Money scales housed in ornately designed boxes were used by merchants
to detect counterfeit and clipped gold coins. Examples of these money
scales are just one of the many numismatic displays visitors to the
Hamburg History Museum can examine.
Hamburg is Germany’s second largest city after Berlin and lays claim
to the world’s second oldest bank. The city is located along the River
Elbe and it served as a major center for medieval fairs.
The Hamburg History Museum was established at its current location
in 1922 in the St. Pauli neighborhood. As a history museum that
chronicles the birth of Hamburg to the present, it highlights the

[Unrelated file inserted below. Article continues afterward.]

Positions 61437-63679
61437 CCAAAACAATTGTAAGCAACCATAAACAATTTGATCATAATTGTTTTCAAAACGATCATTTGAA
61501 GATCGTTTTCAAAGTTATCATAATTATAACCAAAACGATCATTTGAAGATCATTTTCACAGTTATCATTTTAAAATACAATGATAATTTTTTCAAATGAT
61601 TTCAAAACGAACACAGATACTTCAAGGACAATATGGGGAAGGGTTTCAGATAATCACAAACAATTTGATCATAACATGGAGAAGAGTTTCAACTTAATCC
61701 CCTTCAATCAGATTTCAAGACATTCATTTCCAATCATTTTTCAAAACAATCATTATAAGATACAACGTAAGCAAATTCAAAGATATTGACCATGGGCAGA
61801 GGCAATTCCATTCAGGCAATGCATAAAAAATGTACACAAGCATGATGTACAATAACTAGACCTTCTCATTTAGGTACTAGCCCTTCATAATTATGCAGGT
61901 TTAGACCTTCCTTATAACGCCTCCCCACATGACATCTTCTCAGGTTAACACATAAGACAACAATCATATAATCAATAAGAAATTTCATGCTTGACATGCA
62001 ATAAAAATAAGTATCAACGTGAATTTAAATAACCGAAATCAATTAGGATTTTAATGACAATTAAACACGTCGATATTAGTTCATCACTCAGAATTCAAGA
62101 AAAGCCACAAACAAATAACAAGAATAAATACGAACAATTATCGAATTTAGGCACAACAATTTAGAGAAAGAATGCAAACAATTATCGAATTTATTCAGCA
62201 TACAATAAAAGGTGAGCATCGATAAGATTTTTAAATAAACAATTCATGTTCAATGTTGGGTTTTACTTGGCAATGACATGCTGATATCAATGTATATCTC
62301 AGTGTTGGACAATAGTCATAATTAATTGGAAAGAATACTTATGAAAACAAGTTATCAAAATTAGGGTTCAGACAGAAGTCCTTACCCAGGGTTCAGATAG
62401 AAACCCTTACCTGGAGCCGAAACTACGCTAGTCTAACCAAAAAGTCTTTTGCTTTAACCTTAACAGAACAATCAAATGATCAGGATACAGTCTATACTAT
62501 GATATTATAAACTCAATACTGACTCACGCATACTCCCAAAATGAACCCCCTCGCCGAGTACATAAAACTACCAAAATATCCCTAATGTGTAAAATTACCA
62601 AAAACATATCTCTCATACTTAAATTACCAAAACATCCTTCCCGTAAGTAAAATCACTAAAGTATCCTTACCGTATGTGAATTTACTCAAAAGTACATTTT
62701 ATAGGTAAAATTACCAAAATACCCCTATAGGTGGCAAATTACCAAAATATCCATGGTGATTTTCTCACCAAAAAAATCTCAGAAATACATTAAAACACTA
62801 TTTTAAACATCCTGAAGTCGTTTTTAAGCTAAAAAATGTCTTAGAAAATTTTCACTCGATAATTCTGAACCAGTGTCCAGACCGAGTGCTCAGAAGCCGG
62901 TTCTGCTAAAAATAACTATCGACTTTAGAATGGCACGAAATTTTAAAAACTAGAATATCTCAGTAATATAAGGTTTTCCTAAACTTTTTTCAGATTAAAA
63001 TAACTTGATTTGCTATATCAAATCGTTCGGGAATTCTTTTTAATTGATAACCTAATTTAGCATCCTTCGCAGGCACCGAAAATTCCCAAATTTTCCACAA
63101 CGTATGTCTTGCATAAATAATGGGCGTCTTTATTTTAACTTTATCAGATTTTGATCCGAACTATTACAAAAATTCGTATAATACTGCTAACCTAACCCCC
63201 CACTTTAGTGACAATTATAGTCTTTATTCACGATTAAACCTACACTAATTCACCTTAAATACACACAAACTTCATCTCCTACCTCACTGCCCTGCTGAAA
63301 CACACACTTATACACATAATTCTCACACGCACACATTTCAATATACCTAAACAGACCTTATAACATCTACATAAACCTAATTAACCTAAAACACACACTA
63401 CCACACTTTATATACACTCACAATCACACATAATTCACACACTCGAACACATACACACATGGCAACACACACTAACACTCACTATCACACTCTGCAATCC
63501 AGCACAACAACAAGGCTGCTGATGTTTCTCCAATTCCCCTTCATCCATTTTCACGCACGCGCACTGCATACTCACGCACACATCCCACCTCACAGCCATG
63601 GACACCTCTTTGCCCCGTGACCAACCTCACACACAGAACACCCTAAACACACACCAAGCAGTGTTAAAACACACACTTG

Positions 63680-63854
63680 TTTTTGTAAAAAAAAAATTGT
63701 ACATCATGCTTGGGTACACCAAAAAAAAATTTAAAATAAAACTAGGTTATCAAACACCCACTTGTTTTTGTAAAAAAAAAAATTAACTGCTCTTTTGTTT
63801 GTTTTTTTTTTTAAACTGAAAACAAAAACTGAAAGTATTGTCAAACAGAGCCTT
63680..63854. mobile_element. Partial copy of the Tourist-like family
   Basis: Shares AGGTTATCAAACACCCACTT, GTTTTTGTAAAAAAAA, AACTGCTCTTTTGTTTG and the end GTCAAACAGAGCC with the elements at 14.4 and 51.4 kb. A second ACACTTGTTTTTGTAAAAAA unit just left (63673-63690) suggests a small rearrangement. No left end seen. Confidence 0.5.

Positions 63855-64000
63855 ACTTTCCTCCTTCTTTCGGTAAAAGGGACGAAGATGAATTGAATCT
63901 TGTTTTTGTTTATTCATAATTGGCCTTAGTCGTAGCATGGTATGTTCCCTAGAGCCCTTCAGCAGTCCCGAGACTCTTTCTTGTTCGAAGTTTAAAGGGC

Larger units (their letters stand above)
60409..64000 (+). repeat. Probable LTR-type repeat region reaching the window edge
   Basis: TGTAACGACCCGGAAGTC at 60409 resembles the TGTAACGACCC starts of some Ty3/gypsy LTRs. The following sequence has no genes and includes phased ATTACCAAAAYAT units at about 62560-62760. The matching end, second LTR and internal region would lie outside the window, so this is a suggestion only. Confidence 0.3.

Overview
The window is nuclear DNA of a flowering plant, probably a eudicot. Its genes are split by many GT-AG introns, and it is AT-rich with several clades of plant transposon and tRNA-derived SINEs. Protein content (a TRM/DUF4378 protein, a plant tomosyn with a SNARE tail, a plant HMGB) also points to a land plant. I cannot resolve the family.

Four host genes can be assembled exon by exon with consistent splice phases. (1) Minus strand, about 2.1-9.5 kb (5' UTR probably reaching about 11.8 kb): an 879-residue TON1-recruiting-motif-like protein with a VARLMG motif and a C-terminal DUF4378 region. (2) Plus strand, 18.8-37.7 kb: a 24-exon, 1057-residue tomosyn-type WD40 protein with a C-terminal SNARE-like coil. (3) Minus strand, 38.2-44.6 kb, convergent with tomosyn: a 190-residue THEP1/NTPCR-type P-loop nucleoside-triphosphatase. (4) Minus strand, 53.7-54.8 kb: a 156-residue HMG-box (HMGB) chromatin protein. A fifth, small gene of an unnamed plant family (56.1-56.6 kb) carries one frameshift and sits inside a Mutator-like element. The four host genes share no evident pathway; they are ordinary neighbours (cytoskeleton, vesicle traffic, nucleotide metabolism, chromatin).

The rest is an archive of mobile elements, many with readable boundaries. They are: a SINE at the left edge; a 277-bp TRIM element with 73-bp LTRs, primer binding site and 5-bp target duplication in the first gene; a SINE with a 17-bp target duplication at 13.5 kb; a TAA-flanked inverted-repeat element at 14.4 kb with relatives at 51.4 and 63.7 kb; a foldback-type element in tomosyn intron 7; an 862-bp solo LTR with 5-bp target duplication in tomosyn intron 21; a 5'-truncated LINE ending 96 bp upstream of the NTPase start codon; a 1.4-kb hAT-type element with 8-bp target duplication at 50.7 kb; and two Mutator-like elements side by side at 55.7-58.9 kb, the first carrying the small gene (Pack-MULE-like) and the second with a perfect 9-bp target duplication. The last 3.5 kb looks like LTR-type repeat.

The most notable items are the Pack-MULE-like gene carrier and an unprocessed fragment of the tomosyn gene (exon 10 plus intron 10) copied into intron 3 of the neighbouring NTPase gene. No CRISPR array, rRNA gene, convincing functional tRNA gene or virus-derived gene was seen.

city’s role in shipping and banking.
The major numismatic exhibition is on the first floor (second level)
in Das Jahrhundert der Reformation (The Century of the Reformation)
wing, which leads to the Hamburg in der frühen Neuzeit (Hamburg in the
Early Modern Period) area.
How to get there
The museum is at Holstenwall 24, and is easily reached either from
the St. Pauli stop on the U3 U-Bahn (Yellow) line a block around the
corner, or via the No. 112 bus at the Hamburgmuseum stop in front of
Like most European venues, it is closed on Monday, as well as Jan.
1, May 1, Dec. 24 and Dec. 31.
The museum is handicap accessible, has a cafe, book shop and
library, and photography (without flash) is permitted. The English
website is www.hamburgmuseum.de/en/index.htm.